Financial Times: Global coronavirus deaths may be 60 percent higher than announced
The Financial Times (FT), published in the UK, analyzed death data in 14 countries and reflected the results of this sample to the world, concluding that the true size of deaths could be much higher than described.
It was announced that a total of 77 thousand people died from Covid-19 during the epidemic in 14 countries that the newspaper examined. However, FT determined 122 thousand more deaths in these countries during the epidemic period compared to the same period of previous years. This suggests that coronavirus deaths may be around 60 percent higher than described.
When FT reflects the same rate to the coronavirus deaths announced worldwide, he concludes that those who died in the outbreak may have been 318 thousand, not the official figure of 201 thousand.
What method was used?
To calculate over-deaths, the Financial Times recorded all deaths that occurred after the outbreak in March and April of each year in each of the 14 selected countries and compared these numbers with the average of deaths in the same months in 2015 and 2019.
The resulting 122 thousand figure is about 50 percent above the average number of deaths in these countries during the same period.
In all the countries studied, except Denmark, the number of deaths above the historical average was well above the number of coronavirus deaths announced.
Therefore, it has been noted that the reliability of the official death numbers related to the virus varies depending on how effectively the coronavirus tests are performed in that country.
Some countries, including China, made retrospective adjustments to the figures they announced and reported that the deaths were higher than they first announced.
According to the analysis of the Financial Times, the deaths in March and April this year were 60 percent higher in Belgium, 51 percent in Spain, 42 percent in the Netherlands and 34 percent in France, compared to the average of the previous five years.
Of course, this does not mean that all deaths above average are from Covid-19. The fact that people with other ailments avoid going to hospitals because of the epidemic may also have increased deaths.
But the numbers reveal that above-average deaths have increased most in places where the Covid-19 outbreak spread fastest. This increases the likelihood that most of these over-deaths are due to Covid-19.
Professor David Spiegelhalter of the University of Cambridge reminds us that the numbers announced were much lower than the actual deaths, as the example of the United Kingdom counts because only deaths in hospitals are counted.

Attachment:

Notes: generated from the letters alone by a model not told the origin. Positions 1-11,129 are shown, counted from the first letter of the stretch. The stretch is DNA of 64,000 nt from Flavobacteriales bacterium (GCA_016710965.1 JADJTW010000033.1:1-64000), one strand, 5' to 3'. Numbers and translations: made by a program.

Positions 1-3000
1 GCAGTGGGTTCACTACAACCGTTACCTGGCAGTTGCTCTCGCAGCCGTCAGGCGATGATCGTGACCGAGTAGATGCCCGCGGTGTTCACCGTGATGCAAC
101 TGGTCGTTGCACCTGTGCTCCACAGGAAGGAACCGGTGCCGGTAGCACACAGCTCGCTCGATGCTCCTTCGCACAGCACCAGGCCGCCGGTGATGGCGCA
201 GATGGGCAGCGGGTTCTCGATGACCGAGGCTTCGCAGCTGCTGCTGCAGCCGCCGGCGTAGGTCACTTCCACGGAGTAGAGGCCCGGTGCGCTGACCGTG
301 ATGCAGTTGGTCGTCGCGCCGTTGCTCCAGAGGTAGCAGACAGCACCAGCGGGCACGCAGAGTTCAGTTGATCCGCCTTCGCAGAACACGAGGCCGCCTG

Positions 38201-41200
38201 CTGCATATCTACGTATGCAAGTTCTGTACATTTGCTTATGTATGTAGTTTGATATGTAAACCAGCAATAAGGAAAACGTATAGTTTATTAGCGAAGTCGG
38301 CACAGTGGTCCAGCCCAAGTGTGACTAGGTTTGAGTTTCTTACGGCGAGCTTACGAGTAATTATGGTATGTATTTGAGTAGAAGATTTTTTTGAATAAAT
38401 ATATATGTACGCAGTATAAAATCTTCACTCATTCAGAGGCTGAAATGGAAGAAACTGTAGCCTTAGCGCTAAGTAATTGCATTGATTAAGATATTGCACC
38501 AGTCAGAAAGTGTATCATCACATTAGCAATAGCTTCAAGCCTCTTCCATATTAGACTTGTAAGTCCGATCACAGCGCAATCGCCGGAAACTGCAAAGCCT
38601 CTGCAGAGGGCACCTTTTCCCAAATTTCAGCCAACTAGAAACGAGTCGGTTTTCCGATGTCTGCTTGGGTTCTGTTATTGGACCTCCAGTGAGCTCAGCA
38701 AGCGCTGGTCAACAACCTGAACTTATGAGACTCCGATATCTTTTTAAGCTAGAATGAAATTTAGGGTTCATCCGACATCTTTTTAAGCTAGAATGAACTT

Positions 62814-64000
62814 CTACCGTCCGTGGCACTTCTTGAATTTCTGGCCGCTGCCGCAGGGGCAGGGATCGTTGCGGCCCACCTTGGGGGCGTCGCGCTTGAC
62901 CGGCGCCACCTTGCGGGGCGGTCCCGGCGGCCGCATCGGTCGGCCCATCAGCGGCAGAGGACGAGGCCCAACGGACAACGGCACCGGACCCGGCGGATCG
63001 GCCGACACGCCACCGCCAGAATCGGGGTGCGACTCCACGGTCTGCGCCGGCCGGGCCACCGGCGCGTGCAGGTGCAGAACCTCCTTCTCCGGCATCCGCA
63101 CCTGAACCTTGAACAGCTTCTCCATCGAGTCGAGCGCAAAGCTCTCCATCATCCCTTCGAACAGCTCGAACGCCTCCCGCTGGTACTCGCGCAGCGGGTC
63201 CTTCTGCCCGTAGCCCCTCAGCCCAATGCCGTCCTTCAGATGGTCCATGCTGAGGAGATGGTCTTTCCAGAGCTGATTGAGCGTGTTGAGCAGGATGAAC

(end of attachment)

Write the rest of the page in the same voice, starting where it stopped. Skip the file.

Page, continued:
“The only way to make an objective comparison between countries is to look at the number of deaths caused by any reason. Increases in deaths make us think that it is very suspicious and inevitably related to the epidemic, even if Covid is not written in the death report.”
Deaths above the average of the last five years are also seen in urban areas where the virus is most common, and it seems that the fatalities and causes of deaths are not recorded properly.
This situation is very worrying especially for developing economies according to FT. Only 245 Covid-related deaths were reported between March 1 and April 15 in the Guayas region of Ecuador. But during this period, it is seen that 10 thousand 200 more people have lost their lives than the average of the past five years. This corresponds to an increase of 350 percent.
In the Lombardy region in the north of Italy, one of the centers of the epidemic in Europe, there were 13 thousand more deaths than its past average during this period. This is 150 percent above the announced 4 thousand 348 Covid deaths.
Looking across the world, Bergamo, Italy, with 464 percent of deaths in March and April this year compared to the past five years. It is followed by New York City with an increase of 200 percent and Madrid, the capital of Spain with an increase of 161 percent.
Recorded deaths in Indonesia’s capital Jakarta are over 1400 for the same period. This is 15 times the number 90 that the government declared as Covid’s death for the same period.
As a result, it is seen that the epidemic difficulties are not only experienced in developing countries. In the week ended April 10, the number of deaths recorded in England and Wales – for any reason – was the highest number of deaths of this century, 76 percent of the average deaths of the past five years and 58 percent of the announced Covid deaths.
‘No systematic testing in nursing homes’
Experts point out that many of the Covid-19 cases seen among the elderly, who live in care homes and are the most vulnerable group to the disease, are also a major problem.
Adelina Comas-Herrera, a research fellow at the Centre for care policies and assessments at the prestigious London School of Economics and politics, says that in very few countries, coronavirus testing is done systematically for nursing home residents and employees.
The Financial Times writes that because of curfews, many countries have had fewer accidents and traffic accidents than in previous years, the actual number of coronavirus deaths may be far higher than what they found by comparing the number of outbreaks with the number of previous years.